SEIU argues that we should apply the "relaxed standing principles" used in the First Amendment overbreadth context. But, as noted, those principles are only applicable to prudential standing requirements, not the constitutional requirements of Article III jurisdiction. We are not free to hear a party's facial challenge to a municipal regulation that is wholly inapplicable to the party. While the canvassing registration requirement and the solicitation permitting requirements are both found within the ordinance, they clearly establish distinct and independent requirements for their application. Overbreadth doctrine effectively allows a party to challenge separate and hypothetical applications of a regulation only when an otherwise valid application of that same regulation causes the party injury-in-fact. It does not allow a party to challenge a regulation that is wholly inapplicable to the party, regardless of the regulation's location in the statute books. Based on SEIU's complaint, there is no reason to believe that SEIU has or will suffer injury from the solicitation permitting requirement.
SEIU's reliance on Peachlum v. City of York, 333 F.3d 429 (3d Cir. 2003), is misplaced. In that case, we ruled that facial First Amendment challenges are subject to a "relaxed ripeness standard." Id. at 434. We allowed the plaintiff to pursue her claim even though administrative review of the enforcement action taken against her was not yet complete. We specifically noted that she had established "concrete injury." Id. at 437 ("[W]here a party suffers a concrete injury prior to final administrative disposition, such as fines or unreasonable appeal fees, the claim may be considered sufficiently ripe."). We by no means relaxed the constitutional requirements for standing.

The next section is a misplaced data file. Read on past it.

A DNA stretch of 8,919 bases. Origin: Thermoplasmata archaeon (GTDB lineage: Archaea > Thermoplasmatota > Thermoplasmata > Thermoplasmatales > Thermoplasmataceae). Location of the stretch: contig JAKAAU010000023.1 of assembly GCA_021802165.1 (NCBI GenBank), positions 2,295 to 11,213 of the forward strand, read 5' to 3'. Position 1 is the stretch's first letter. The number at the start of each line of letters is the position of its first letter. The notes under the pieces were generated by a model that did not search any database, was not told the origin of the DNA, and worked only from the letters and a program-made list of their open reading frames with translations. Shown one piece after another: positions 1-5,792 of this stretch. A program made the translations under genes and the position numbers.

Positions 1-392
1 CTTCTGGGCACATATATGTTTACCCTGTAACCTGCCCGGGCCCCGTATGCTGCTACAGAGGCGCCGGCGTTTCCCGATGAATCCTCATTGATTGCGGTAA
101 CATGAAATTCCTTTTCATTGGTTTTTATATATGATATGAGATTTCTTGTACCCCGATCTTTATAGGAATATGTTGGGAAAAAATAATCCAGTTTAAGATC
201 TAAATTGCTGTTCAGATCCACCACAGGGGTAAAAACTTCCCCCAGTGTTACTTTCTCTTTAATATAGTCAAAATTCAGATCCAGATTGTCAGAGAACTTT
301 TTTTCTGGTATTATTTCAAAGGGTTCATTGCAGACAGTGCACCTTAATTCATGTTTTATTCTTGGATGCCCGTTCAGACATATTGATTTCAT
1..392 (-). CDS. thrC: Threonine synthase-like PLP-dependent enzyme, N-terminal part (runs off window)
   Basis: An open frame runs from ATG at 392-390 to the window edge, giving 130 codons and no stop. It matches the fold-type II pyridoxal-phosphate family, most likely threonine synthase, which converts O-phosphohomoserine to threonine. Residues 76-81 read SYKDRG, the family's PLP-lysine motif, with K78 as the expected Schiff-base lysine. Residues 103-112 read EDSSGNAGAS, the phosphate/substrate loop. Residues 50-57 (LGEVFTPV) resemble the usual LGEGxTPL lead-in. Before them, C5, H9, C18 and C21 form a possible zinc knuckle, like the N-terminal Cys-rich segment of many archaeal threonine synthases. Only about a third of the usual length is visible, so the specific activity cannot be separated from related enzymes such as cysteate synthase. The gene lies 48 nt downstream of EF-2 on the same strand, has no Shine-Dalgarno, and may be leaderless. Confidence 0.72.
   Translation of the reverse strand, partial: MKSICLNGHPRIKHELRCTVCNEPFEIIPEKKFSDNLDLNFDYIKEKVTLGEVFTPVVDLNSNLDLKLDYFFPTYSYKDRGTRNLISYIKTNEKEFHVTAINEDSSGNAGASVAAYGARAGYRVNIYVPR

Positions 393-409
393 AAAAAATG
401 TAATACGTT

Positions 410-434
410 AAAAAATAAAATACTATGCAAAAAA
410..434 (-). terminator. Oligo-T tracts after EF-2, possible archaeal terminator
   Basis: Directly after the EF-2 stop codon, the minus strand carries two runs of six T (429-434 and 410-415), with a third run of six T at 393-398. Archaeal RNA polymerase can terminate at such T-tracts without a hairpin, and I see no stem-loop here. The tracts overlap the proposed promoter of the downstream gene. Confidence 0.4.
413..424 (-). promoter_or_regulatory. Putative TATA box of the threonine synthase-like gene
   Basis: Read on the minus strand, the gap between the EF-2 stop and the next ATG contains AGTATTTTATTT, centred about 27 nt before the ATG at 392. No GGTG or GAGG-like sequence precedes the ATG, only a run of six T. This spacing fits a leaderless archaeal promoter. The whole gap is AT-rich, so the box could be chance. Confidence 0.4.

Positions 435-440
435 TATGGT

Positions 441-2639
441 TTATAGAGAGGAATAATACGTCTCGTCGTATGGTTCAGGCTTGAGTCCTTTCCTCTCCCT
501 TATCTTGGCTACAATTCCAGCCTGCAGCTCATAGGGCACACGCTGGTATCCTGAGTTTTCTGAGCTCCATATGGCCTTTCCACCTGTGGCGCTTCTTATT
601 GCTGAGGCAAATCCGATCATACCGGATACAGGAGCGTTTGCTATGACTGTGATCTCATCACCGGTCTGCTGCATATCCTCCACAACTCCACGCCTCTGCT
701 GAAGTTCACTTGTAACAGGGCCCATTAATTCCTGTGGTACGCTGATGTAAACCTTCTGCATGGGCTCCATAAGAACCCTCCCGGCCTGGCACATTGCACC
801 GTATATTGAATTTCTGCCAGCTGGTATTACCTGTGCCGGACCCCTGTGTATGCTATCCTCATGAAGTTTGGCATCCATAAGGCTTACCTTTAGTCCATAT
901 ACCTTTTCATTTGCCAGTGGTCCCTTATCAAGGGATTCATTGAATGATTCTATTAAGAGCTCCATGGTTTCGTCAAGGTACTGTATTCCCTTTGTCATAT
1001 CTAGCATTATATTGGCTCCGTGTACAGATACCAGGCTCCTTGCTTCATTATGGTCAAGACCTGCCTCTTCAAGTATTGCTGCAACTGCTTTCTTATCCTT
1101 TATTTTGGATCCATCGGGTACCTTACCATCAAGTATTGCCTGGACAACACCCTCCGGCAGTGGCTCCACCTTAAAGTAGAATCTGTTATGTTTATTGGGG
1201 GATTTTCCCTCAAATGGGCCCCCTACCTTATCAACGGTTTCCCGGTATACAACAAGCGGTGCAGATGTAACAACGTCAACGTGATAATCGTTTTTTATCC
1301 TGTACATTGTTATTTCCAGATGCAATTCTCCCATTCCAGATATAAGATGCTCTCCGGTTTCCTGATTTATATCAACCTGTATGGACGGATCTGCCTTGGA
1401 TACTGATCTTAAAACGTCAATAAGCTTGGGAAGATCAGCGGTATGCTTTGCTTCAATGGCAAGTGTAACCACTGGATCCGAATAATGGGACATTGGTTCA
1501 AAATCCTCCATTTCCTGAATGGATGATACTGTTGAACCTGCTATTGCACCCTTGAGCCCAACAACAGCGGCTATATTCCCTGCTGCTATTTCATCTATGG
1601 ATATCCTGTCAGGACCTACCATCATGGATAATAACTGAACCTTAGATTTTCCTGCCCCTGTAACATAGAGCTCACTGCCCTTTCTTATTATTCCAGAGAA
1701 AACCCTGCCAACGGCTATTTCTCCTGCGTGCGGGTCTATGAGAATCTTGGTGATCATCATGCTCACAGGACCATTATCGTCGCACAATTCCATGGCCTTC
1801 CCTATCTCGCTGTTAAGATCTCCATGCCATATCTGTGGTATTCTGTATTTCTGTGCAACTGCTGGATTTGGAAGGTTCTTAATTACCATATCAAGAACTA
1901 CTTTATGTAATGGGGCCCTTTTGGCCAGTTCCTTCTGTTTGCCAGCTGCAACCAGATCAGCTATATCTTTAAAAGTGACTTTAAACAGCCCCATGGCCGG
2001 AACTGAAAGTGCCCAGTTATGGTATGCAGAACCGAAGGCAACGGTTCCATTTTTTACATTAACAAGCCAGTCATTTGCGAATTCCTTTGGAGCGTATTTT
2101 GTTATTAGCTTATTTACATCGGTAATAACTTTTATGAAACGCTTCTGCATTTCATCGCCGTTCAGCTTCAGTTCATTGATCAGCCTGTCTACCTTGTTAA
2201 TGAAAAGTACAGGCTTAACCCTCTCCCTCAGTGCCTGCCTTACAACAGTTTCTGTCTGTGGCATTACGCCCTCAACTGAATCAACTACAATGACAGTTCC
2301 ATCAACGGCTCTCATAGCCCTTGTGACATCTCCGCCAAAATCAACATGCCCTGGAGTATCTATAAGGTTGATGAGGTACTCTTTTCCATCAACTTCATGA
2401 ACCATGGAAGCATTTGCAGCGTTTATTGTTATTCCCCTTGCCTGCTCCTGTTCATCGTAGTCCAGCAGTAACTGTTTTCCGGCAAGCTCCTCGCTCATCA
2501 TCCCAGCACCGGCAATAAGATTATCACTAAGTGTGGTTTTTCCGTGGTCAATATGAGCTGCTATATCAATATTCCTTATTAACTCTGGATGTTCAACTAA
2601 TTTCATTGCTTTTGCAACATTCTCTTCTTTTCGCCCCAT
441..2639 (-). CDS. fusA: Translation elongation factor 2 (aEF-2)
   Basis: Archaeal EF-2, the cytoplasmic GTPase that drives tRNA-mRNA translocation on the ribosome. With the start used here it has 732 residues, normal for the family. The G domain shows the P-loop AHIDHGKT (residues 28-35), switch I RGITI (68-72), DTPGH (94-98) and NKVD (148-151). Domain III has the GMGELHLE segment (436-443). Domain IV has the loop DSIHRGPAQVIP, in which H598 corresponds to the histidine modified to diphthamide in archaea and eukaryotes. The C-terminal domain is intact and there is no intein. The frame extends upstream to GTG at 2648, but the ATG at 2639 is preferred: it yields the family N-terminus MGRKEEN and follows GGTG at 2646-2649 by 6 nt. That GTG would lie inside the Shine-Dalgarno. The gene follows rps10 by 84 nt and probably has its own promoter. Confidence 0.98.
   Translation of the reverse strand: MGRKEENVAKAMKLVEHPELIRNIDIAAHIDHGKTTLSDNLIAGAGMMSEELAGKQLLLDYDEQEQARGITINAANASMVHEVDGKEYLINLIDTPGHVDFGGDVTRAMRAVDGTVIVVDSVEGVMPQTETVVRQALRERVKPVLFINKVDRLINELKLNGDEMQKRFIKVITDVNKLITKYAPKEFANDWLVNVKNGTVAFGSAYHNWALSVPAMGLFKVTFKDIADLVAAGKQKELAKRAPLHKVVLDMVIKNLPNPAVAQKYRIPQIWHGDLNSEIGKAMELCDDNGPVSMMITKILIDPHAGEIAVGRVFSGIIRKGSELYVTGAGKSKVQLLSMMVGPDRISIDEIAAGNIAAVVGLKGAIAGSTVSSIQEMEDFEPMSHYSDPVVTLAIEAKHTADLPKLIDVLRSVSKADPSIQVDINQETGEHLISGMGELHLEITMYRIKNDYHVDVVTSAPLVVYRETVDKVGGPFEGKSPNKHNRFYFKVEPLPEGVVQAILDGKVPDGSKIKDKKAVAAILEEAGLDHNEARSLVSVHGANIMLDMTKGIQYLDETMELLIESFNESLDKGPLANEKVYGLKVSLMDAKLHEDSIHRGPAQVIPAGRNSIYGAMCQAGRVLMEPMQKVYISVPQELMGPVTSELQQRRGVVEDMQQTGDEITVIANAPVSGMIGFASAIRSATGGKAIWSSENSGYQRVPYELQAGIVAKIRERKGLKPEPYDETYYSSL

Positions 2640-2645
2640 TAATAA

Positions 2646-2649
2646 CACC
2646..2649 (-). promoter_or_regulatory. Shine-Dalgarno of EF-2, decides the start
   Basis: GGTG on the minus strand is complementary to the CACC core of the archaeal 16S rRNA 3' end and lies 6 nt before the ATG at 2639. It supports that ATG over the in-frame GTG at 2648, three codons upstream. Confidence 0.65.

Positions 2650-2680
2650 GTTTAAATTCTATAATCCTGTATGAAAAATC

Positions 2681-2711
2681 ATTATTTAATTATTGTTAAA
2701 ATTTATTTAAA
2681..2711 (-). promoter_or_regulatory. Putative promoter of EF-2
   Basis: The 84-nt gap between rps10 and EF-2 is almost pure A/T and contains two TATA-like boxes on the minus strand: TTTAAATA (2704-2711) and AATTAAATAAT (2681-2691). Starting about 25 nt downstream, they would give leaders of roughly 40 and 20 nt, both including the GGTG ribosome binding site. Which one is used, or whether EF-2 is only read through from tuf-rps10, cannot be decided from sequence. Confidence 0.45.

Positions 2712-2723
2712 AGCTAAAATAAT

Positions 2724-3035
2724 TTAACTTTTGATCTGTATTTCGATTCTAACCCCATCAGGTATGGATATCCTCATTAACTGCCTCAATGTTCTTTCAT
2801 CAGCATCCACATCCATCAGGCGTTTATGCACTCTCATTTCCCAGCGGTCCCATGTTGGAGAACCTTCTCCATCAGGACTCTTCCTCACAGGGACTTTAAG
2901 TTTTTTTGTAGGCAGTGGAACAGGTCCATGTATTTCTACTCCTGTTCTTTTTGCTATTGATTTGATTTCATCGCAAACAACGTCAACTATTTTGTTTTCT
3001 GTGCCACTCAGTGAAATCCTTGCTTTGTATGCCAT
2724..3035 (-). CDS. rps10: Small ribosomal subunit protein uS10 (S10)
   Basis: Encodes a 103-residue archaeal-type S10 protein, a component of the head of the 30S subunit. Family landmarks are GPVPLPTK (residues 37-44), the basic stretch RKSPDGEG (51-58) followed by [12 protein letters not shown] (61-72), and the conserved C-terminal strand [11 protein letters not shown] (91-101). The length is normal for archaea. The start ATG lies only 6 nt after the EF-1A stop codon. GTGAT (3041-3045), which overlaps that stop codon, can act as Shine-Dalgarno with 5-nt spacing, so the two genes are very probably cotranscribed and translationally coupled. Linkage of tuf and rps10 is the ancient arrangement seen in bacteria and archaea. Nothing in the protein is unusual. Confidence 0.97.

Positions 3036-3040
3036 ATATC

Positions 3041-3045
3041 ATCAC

Having thus limited the scope of permissible review, we now turn to SEIU's challenge to Mt. Lebanon's registration requirement for those who wish to canvass. In cases raising First Amendment questions, "an appellate court has an obligation to `make an independent examination of the whole record' in order to make sure that `the judgment does not constitute a forbidden intrusion on the field of free expression.'" Bose Corp. v. Consumers Union of United States, Inc., 466 U.S. 485, 499, 104 S.Ct. 1949, 80 L.Ed.2d 502 (1984); United States v. Various Articles of Merch., 230 F.3d 649, 652-53 (3d Cir. 2000).
The latest Supreme Court precedent governing the regulation of door to door canvassing is Watchtower Bible Tract Soc'y of N.Y., Inc. v. Vill. of Stratton, 536 U.S. 150, 122 S.Ct. 2080, 153 L.Ed.2d 205 (2002). Faithfully following the teachings of that precedent leads to the conclusion that Mt. Lebanon's regulation of canvassing does not pass constitutional muster.